In many professional jobs, expectations that one be an “ideal worker”—fully devoted to and available for the job, with no personal responsibilities or interests that interfere with this commitment to work—are widespread. We often think of problems with these expectations as women’s problems. But men too may struggle with them: my research at a top strategy consulting firm, first published in Organization Science, revealed that many men experienced these expectations as difficult to fulfill or even distasteful. …. Many of these men acted on their feelings, finding different ways to resist the firm’s expectations that they be ideal workers. How they resisted shaped their futures at the firm in important ways: some men made small, under-the-radar changes to their work that allowed them to pull back, while still “passing” as the work-devoted superheroes the firm valued. Others were more transparent about their difficulties, and asked the firm for help in pulling back. Their efforts resulted in harsh penalties and marginalization. …. My research revealed that men were just as likely as women to have trouble with these “always on” expectations. However, men often coped with these demands in ways that differed strikingly. Women who had trouble with the work hours tended to simply to take formal accommodations, reducing their work hours, but also revealing their inability to be true ideal workers, and they were consequently marginalized within the firm. In contrast, many men found unobtrusive, under-the-radar ways to alter the structure of their work (such as cultivating mostly local clients, or building alliances with other colleagues), such that they could work predictable schedules in the 50 to 60 hour range. In doing so, they were able to work far less than those who fully devoted themselves to work, and had greater control over when and where those hours were worked, yet were able to “pass” as ideal workers, evading penalties for their noncompliance…..
Embracing, Passing, Revealing, and the Ideal Worker Image: How People Navigate Expected and Experienced Professional Identities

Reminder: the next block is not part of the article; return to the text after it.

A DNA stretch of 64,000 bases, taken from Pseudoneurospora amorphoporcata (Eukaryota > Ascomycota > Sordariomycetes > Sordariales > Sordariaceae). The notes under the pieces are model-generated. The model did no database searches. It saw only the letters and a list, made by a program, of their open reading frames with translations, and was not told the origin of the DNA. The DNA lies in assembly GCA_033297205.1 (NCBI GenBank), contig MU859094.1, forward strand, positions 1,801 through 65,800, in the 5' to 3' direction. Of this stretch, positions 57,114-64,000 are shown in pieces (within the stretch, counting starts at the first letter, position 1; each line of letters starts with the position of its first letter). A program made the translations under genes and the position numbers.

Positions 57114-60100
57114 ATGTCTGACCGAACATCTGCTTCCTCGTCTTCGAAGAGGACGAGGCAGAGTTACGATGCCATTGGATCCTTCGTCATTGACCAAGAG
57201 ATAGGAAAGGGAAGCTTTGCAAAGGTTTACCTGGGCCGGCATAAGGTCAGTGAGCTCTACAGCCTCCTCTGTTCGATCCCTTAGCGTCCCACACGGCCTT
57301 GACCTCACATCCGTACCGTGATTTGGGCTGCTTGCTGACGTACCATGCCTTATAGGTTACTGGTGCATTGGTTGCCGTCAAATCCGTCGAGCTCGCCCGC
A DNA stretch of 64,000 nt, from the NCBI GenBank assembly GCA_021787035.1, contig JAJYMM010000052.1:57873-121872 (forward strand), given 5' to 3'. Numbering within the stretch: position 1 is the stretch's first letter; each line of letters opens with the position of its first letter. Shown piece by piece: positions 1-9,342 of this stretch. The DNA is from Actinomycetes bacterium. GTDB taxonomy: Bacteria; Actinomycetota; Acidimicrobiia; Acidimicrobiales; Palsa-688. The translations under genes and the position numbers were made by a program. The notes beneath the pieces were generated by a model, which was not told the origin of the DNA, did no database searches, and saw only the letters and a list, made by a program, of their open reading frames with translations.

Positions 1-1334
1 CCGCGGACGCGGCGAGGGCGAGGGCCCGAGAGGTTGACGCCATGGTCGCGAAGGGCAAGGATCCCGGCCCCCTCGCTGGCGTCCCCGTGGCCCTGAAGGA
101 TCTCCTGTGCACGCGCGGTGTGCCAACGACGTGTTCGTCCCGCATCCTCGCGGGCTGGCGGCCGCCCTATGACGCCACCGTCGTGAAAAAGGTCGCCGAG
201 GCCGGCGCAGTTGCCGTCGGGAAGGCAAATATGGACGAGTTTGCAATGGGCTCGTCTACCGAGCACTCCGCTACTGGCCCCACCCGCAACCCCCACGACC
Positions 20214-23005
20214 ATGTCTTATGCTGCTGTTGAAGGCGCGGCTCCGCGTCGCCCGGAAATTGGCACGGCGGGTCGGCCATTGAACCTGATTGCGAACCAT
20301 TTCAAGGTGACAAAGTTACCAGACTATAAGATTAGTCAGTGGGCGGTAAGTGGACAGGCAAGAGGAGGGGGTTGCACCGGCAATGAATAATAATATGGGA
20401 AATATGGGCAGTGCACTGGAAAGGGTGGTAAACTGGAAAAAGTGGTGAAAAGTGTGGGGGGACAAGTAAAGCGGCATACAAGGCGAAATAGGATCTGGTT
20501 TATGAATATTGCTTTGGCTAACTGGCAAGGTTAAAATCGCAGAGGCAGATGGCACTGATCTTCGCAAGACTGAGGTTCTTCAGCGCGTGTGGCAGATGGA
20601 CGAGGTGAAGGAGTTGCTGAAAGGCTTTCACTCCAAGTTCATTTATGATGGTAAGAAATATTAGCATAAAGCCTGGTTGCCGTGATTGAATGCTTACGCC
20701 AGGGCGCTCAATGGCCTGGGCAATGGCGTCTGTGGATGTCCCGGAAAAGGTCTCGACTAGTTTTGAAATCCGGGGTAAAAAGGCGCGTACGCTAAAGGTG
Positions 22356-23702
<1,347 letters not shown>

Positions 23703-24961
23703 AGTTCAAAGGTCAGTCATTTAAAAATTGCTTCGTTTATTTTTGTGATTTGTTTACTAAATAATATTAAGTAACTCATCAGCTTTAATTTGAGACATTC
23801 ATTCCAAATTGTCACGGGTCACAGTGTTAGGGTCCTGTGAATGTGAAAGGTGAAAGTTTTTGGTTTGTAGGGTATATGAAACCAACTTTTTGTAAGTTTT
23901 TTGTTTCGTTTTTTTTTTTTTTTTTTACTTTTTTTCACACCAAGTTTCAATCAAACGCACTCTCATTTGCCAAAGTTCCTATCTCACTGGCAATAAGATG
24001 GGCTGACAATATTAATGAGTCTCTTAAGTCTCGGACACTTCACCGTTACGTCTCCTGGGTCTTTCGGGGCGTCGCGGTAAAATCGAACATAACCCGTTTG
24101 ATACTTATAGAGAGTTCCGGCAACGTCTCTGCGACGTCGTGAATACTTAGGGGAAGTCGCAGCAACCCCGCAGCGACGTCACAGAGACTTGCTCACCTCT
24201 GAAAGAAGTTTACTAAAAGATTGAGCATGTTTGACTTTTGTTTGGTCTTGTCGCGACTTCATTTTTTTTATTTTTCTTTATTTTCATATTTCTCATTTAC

Source: Erin Reid, Organization Science, Articles in Advance, Published Online: April 20, 2015
From the abstract:
This paper examines how people navigate organizational pressures to embrace a professional identity that—like the ideal worker image—centers on devotion to work. My field study of a consulting firm demonstrated that although some people easily embrace this expected identity, for others, it conflicts with their experienced professional identity. I found that people cope with this conflict by straying from the expected identity while passing as having embraced it or revealing their deviance. Analyzing 115 interviews, performance evaluations, and turnover data, I trace how and why people manage their deviance differently across audiences within the organization, show the interdependence of these efforts, and illuminate consequences for how they are perceived and evaluated. In the firm I studied, although both men and women strayed, men were more likely than women to pass. Together, these findings highlight the importance of deviance and its management to people’s professional identities, offer new insights regarding the ideal worker image’s relationship to gender inequality, and enrich theory on passing and revealing.
How Some Men Fake an 80-Hour Workweek, and Why It Matters
Source: New York Times, The Upshot, May 4, 2015